Hindu advocates sue California, arguing ban on caste discrimination distorts beliefs


(RNS) – The Hindu American Foundation has filed a lawsuit against the state of California, opposing a recent caste discrimination lawsuit that the group says “violates the constitutional rights of Hindu Americans.”

“By falsely claiming that American Hindus hold inherently discriminatory beliefs in a caste system, and that these beliefs and practices are ‘inherent’ to the Hindu religion,” said Suhag Shukla, attorney and executive director of the Hindu American Foundation , in the complaint filed Thursday. (September 22), “the state treats Hindus differently than it treats all other religious groups.”

In a landmark lawsuit originally filed in 2020, an unnamed Cisco employee in California claimed that his Hindu supervisors barred him from meetings and did not promote him because he was a Dalit, a member of a bottom layer of the social and religious caste hierarchy of South Asia. He further claimed that Cisco officials retaliated against him after bringing the discrimination to their attention.

Cisco maintained that there was “no evidence” that he had experienced discrimination or retaliation specifically through the “Indian caste system”.

RELATED: How California State University Unfairly Targets South Asians

The American Hindu Foundation has long said that ending caste discrimination is a “laudable goal” that directly reinforces Hinduism’s belief in the equal and divine essence of all people. The foundation also asserts that caste is not a fundamental tenet of the Hindu religion and should not be considered as such by the California Department of Civil Rights.

A spokesperson for the Civil Rights Department said it would respond to HAF’s complaint in court.

Cisco’s lawsuit comes as some Hindus have lobbied for various US institutions, from businesses to universities, to formally recognize caste discrimination. In a 2018 report cited in the original lawsuit, civil rights group Dalits Equality Labs found that 67% of Dalits surveyed felt unfairly treated in their workplaces in the United States.

In 2016, the same group found that a third of Hindu students in the United States said they had experienced caste discrimination. The Dalits cited cases of employment discrimination at several companies, including Alphabet, the company that owns Google, and Microsoft.

RELATED: Why Cal State’s new caste discrimination policy is a crucial step

The International Commission for Dalit Rights, a 20-year-old organization based in Virginia, has repeatedly but unsuccessfully lobbied the US Equal Employment Opportunity Commission to recognize caste against historically oppressed groups as “an urgent matter of civil rights and social justice in the United States”.

In 2020, like Brandeis University and Colby College, the California State University system passed a resolution to add caste as a category of discrimination, allowing students and faculty easier to report anti-dalit bias. In response, HAF started a petition against the move and it was signed by over 80 Indian-origin teachers.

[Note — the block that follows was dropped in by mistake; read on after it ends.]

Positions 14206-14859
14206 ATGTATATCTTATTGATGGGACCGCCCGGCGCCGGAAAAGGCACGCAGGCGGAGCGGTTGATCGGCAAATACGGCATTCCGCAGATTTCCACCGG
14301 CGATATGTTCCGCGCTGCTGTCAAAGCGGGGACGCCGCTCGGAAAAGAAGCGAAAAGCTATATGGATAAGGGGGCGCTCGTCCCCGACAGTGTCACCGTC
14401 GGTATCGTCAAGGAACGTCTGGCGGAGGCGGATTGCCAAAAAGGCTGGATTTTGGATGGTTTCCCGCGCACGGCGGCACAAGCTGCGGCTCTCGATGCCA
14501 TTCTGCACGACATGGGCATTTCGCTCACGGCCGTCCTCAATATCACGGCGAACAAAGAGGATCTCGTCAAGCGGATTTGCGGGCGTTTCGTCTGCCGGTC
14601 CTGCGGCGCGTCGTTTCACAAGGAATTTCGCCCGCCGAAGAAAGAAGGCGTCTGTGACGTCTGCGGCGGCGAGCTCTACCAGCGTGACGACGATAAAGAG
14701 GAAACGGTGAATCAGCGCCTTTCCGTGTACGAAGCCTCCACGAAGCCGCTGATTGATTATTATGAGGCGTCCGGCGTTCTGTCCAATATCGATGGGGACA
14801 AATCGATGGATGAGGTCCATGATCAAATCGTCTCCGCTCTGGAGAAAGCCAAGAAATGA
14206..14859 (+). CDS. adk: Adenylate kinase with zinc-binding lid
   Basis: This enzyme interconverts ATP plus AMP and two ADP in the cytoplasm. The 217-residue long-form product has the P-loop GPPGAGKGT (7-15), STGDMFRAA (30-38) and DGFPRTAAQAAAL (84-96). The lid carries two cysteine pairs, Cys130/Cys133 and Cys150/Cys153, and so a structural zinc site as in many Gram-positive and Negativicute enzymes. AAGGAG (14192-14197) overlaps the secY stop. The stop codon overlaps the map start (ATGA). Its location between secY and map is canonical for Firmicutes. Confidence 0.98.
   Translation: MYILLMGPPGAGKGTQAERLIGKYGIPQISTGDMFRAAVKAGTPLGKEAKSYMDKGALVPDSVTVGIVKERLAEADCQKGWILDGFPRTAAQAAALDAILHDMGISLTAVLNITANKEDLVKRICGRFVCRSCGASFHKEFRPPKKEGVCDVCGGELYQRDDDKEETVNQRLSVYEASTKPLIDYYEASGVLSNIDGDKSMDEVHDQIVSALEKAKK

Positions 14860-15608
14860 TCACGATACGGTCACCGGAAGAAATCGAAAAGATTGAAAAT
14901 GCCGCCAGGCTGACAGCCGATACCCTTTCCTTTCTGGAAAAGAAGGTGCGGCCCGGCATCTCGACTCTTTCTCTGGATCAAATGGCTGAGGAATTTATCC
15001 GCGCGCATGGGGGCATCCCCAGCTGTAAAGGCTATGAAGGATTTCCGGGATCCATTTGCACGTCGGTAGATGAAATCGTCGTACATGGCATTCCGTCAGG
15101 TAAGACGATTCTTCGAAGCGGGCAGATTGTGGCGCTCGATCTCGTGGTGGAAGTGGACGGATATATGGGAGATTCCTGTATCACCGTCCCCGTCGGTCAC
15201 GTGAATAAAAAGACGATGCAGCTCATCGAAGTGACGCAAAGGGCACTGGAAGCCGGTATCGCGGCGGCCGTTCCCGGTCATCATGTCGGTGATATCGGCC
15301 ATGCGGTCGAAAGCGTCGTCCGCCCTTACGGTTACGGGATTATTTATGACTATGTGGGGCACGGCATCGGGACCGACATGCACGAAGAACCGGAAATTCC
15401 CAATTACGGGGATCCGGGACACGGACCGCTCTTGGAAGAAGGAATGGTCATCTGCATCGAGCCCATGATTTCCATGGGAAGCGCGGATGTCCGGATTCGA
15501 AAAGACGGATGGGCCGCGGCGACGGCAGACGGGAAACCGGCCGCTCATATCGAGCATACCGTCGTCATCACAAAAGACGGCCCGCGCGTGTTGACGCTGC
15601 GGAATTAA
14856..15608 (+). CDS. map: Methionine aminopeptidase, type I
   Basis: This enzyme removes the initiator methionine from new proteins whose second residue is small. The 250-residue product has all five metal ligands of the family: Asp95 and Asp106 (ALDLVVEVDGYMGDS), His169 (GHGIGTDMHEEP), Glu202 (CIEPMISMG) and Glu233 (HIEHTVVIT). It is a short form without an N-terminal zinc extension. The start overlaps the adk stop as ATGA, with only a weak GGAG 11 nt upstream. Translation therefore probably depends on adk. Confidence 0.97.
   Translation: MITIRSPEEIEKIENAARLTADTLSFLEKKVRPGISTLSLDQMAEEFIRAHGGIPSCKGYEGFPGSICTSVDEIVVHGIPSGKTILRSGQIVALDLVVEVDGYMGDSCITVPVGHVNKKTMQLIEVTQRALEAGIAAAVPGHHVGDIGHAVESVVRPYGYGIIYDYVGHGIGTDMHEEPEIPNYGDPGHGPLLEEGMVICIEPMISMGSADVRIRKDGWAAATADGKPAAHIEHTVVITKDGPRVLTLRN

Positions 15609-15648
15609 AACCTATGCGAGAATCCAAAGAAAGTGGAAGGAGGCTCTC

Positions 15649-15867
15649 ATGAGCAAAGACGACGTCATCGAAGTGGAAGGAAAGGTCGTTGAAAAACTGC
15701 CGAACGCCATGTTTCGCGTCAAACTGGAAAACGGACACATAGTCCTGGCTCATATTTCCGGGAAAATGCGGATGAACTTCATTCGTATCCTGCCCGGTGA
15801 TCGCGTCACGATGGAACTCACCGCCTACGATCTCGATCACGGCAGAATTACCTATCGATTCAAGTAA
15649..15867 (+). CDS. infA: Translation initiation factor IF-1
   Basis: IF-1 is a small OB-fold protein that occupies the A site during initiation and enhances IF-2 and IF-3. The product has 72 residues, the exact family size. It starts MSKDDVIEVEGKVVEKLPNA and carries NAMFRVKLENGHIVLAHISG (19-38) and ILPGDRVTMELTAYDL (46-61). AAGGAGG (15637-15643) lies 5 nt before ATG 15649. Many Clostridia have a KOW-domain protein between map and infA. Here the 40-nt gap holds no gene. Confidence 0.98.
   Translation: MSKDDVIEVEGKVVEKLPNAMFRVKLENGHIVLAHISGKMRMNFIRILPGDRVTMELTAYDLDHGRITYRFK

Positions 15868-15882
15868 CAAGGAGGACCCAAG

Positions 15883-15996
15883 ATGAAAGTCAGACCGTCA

HAF then insisted that treating caste as a specific class of discrimination is a “misguided excess”. They argued that it is unconstitutional to identify a form of prejudice held only by people of one religion or national origin as “so entirely different and abhorrent as to make that group a suspect class deserving of special monitoring and supervision”.

Sunil Kumar, an engineering professor at San Diego State University, wrote at the time: “Rather than remedying discrimination, it will actually result in discrimination by unconstitutionally singling out and targeting Hindu professors. of Indian and South Asian descent as members of a suspect class because of deeply held false stereotypes about Indians, Hindus and caste.

At the heart of the HAF trial is the question of whether caste is intrinsically linked to Hindu dharma, a widely misunderstood issue that cuts across time and institution. Some argue that caste was imposed on Indians and other historically Hindu peoples by colonial administrators during British rule of South Asia and no longer plays a role in daily life. Other Hindus call this view dishonest, claiming that caste has its origins in Hindu scriptures, which are still used to legitimize it. They also point out that the caste is found among Hindus outside of South Asia.

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“As Hindus, we work to elevate a vision of Hindu identity that recognizes this history, but also rejects caste as a betrayal of our traditions’ highest teachings of human dignity and equality,” said Ria Chakrabarty, policy director of the Hindu advocacy group for Human Rights.

Chakrabarty said Hindus need to recognize the caste system as it operates today, rather than arguing over its origins, before they can help resolve the discrimination many say they have encountered.

“In the meantime, we will stand with our American Dalit brothers and sisters in their fight against discrimination and ensure that caste is a protected category for civil rights,” Chakrabarty said.


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